My Turn: Why I left last week’s House session

For the Monitor
Published: 3/3/2021 6:00:07 AM

I was one of the Democrats who left the Bedford Sportsplex last Wednesday. But the news reports didn’t tell the whole story.

Yes, we were upset about plucking another anti-choice bill (HB 233) out of its place in the rotation of bills in the second part of the calendar that were meant to be acted on at Thursday’s session. For me though, part of the outrage began when the first such bill (HB 625) which had already been passed despite the bipartisan recommendation from the committee to kill the bill was passed and then referred to a second committee. That referral was proper as the bill contains fines ranging up $100,000 in it and that next committee – Criminal Justice – is one that judges the fairness of penalties. After several more bills had been acted upon, we learned that the referral to that second committee had been waived – meaning that there would be no opportunity for the public to weigh in on the penalties contained in that bill. An attempt was made to lay the bill on the table until we could learn why that portion of consideration was so callously waived and we were told – incorrectly – that the bill was not subject to tabling.

Then the majority decided it was time to pull that second bill out of its normal rotation and act on it then and there. After some procedural motions and votes, it appeared that if all the Democrats left, there would not be enough representatives left for them to legally do business, which would have meant HB 233 would have to be acted on at Thursday’s session, which is where it would have normally been taken up. I did not decide to leave easily. In this my 11th year of serving in the House, I have missed only one or two session days. But after witnessing the bullying, corruption of the rules, ignoring of motions, speaking and recorded vote requests, particularly by the women on our side of the room, I felt this was the only means left to protest.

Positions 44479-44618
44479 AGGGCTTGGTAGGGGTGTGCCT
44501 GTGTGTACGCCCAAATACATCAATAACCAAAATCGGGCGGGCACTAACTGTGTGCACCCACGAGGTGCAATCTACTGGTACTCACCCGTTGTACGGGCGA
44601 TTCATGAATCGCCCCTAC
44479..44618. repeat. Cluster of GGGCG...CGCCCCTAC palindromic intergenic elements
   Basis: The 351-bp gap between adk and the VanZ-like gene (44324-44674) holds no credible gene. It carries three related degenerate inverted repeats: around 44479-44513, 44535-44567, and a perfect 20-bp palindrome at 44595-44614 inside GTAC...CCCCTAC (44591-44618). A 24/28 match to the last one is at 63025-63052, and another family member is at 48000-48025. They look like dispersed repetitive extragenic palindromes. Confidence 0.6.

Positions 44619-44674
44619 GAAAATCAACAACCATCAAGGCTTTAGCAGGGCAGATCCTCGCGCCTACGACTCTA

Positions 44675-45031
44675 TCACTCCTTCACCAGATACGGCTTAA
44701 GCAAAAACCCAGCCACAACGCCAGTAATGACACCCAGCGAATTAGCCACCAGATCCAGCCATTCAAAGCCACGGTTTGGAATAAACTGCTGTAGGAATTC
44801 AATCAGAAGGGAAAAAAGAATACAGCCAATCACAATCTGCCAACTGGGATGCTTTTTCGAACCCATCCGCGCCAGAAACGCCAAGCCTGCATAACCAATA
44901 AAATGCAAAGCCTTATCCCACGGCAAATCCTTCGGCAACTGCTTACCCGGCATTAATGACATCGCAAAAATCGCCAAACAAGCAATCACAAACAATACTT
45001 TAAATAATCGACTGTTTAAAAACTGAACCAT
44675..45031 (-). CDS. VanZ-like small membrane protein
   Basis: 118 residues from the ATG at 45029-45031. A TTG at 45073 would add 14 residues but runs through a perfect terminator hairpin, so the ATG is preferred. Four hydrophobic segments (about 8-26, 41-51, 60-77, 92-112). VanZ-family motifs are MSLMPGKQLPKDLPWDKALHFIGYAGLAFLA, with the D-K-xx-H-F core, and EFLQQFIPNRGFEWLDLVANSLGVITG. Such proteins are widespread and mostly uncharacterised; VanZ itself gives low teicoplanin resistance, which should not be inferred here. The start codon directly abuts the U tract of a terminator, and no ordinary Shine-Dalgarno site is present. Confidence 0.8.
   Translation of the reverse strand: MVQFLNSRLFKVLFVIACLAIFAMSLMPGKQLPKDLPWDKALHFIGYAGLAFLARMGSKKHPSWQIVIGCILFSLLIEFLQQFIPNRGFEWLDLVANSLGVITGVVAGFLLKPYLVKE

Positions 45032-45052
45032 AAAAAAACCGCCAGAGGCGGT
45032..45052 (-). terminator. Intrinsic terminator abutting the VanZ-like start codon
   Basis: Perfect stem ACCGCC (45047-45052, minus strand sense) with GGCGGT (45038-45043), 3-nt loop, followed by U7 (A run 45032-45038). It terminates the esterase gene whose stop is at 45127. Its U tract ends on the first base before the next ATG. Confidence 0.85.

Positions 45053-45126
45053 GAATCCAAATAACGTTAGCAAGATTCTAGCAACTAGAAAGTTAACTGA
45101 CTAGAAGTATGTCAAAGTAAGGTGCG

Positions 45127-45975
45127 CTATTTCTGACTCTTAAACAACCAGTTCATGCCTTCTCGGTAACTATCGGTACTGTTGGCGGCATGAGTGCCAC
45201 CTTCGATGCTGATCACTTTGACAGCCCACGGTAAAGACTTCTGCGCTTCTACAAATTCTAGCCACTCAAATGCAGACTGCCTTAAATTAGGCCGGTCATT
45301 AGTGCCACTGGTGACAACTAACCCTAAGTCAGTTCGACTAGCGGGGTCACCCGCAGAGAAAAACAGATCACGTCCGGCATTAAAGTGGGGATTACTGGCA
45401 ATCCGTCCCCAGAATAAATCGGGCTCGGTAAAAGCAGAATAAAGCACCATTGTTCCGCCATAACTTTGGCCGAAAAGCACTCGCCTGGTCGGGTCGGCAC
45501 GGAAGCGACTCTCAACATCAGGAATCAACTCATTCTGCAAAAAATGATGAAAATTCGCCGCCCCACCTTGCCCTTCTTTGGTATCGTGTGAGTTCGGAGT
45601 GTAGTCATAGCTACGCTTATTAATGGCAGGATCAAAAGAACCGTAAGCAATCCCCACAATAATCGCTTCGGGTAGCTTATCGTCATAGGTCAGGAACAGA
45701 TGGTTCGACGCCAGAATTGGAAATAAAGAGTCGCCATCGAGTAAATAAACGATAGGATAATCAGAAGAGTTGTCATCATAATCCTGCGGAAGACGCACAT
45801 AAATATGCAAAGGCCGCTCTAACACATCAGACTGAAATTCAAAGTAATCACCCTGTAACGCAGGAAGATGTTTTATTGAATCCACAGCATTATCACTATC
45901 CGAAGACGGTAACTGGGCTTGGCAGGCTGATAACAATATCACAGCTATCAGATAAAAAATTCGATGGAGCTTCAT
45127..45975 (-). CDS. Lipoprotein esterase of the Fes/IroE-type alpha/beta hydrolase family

And although the speaker’s majority leader later that night communicated that the Democrats were “out for blood after their violent insurrection,” there was no such happening. There were no doors beaten down – we filed out quietly and in an orderly fashion, hoping that all of our colleagues would be able to follow. That did not happen. The speaker eventually locked the doors.

Upon discovering that not all of our caucus had been able to exit, several of us gave up the protest and then tried to re-enter. That was not allowed, so my voting record will show that I missed those last votes and was not excused.

For any of my constituents who care to look up my voting record, those votes will proudly stand as my protest against these bills which allow government to insert itself into the very personal decisions made by women and their families and their doctors. And that is why I left.

(Dianne Schuett of Pembroke represents Merrimack District 20 in the New Hampshire House of Representatives.)

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